Fast forward just a few years with Laurel now a professor at University of California-Berkeley and leader of the Environmental Systems Dynamics Laboratory, conducting research on Louisiana’s degrading coastal wetlands, sustainability of anadromous fisheries in the California coastal mountains, and floodplain restoration testbeds in Pennsylvania and Virginia. At Berkeley, Laurel has aimed high. Her 45 papers published, in press, and in review are widely used and cited (1,111 cites, Google Scholar), and include a paper out this week in Proceedings of the National Academy of Sciences on “near-term ecological forecasting”. A natural leader, Dr. Larsen chaired and co-chaired, respectively, of the Reduced-Complexity Modeling Workshop, Boulder, CO and the Appropriate Complexity Modeling of the Impacts of Global Change on Ecosystems Meeting, Berkeley, CA. As one of her supporters put it, “Laurel has set her sights on articulating grand challenges for the earth sciences community.” From those workshops came Larsen et al. (2014), which outlined the roles of increasing computing power and information theory in building predictive models from the explosion of data streams now available from sensor networks, and Larsen et al. (2015), which boldly proposed a 10-year Earth Surface Observatory initiative to take the pulse of Earth’s surface systems. Laurel has been a plenary speaker at the Joint Aquatic Sciences meeting in Portland in 2014 and the Hydro-Eco Meeting in Birmingham, England in 2017, and she recently won a highly competitive Career Award from NSF Geosciences that is marrying computational and laboratory flume-based experiments with coastal wetland fieldwork. She also was the recipient of a highly competitive Gordon and Betty Moore Foundation grant based in adapting information theory to understand regional connectivity of aquatic ecosystems, an emerging field that already has influenced EPA’s revision of the landmark 1972 Clean Water Act.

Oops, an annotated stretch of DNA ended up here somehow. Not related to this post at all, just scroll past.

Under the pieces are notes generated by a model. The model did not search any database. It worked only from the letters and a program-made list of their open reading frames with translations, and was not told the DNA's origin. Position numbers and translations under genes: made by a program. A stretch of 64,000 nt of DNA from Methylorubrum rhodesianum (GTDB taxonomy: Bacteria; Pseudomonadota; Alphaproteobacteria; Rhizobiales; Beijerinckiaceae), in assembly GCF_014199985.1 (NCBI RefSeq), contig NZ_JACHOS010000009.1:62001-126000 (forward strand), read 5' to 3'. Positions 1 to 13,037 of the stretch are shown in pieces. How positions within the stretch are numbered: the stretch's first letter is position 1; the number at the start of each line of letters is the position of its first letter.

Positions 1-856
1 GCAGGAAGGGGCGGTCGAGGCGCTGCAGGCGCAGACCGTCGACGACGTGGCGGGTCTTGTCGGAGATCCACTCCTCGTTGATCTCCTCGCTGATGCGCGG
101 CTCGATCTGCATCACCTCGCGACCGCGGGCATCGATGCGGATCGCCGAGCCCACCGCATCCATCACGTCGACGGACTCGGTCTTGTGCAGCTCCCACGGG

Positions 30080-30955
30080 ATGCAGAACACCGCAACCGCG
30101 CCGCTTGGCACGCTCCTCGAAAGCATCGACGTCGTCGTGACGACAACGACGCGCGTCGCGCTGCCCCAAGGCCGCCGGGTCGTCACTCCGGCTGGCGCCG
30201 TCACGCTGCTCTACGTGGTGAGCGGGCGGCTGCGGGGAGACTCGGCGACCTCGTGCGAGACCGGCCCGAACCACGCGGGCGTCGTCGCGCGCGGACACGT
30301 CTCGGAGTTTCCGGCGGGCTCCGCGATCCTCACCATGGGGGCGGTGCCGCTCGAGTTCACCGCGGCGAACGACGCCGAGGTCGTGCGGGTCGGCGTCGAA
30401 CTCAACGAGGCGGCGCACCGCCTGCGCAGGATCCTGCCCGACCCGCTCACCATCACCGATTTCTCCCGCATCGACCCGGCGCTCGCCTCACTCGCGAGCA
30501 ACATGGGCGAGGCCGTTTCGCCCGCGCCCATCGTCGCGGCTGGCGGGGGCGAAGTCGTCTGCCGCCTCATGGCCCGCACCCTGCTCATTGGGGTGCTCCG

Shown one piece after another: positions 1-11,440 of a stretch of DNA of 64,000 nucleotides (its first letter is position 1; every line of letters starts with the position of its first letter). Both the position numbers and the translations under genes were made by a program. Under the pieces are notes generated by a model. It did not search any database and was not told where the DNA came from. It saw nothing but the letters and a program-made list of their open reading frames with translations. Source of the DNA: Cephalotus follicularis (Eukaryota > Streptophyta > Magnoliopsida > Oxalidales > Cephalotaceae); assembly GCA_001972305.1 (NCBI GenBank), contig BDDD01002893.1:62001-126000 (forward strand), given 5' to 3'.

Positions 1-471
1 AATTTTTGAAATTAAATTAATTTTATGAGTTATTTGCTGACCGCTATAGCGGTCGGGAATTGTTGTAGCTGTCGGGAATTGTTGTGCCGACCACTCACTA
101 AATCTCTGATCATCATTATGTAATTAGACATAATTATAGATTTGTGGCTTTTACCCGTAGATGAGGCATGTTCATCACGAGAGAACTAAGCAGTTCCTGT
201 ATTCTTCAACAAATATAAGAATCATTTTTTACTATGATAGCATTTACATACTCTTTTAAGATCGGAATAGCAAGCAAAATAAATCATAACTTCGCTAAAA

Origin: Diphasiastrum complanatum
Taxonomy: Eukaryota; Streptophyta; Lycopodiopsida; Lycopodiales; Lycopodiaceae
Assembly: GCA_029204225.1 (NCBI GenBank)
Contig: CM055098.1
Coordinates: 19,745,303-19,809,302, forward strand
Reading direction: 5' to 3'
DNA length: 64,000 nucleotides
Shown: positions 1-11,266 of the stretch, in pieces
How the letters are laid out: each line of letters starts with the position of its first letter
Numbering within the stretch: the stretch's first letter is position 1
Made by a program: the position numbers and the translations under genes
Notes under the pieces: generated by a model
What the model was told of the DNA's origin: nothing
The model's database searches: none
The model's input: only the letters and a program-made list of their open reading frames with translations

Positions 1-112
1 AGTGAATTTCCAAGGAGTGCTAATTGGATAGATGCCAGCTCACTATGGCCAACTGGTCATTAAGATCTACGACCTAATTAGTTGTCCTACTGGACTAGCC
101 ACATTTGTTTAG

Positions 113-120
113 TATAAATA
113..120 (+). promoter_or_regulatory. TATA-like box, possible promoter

Few scientists of any age have Laurel’s depth and mastery of applied math, fluvial geomorphology, hydraulics and hydrogeology, and ecology, which has freed her mind to imagine new frontiers of integration. Armed with funding and an arsenal of top graduate students and postdoctoral scientists, she is now attacking some of the most pressing environmental challenges at the water-environment-society nexus. Laurel Larsen has rapidly become a leader of great consequence who is advancing fundamental research with predictive models and practical applications to solve problems of major societal significance.

2018 Donath Medal — Response by Laurel G. Larsen

It is a tremendous honor to receive the Donath medal, and I thank the Geological Society of America, my nominator Jud Harvey, and my letter writers Dorothy Merritts, Chris Paola, Bill Dietrich, and Julio Betancourt.

I started working on water problems and ecological problems from a systems perspective simply because I loved water, math, plants and animals, and being outside, and I wanted to follow all of those passions. In large part, I owe those passions, and the determination to pursue them, to my parents, Carol and Jamie Griggs, and my amphibious upbringing in Florida.